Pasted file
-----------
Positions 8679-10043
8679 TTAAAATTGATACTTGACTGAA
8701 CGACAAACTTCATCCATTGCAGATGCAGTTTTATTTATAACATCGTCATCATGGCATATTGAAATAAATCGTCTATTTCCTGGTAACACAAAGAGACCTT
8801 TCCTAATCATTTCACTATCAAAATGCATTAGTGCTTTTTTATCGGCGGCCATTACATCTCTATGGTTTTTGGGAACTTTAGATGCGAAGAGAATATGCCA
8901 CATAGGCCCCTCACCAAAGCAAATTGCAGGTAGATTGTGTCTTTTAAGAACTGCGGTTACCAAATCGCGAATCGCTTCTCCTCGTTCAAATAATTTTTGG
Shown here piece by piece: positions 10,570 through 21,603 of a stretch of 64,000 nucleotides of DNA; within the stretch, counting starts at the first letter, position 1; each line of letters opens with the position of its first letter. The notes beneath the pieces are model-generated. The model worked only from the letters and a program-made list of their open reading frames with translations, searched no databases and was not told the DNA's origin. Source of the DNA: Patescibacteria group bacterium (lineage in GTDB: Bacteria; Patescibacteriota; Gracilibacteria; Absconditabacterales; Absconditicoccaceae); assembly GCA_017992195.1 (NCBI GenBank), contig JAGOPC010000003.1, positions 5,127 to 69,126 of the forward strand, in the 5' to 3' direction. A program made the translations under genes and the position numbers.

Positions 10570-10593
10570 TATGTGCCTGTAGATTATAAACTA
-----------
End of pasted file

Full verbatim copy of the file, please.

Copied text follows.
Positions 8679-10043
8679 TTAAAATTGATACTTGACTGAA
8701 CGACAAACTTCATCCATTGCAGATGCAGTTTTATTTATAACATCGTCATCATGGCATATTGAAATAAATCGTCTATTTCCTGGTAACACAAAGAGACCTT
8801 TCCTAATCATTTCACTATCAAAATGCATTAGTGCTTTTTTATCGGCGGCCATTACATCTCTATGGTTTTTGGGAACTTTAGATGCGAAGAGAATATGCCA
8901 CATAGGCCCCTCACCAAAGCAAATTGCAGGTAGATTGTGTCTTTTAAGAACTGCGGTTACCAAATCGCGAATCGCTTCTCCTCGTTCAAATAATTTTTGG
Shown here piece by piece: positions 10,570 through 21,603 of a stretch of 64,000 nucleotides of DNA; within the stretch, counting starts at the first letter, position 1; each line of letters opens with the position of its first letter. The notes beneath the pieces are model-generated. The model worked only from the letters and a program-made list of their open reading frames with translations, searched no databases and was not told the DNA's origin. Source of the DNA: Patescibacteria group bacterium (lineage in GTDB: Bacteria; Patescibacteriota; Gracilibacteria; Absconditabacterales; Absconditicoccaceae); assembly GCA_017992195.1 (NCBI GenBank), contig JAGOPC010000003.1, positions 5,127 to 69,126 of the forward strand, in the 5' to 3' direction. A program made the translations under genes and the position numbers.

Positions 10570-10593
10570 TATGTGCCTGTAGATTATAAACTA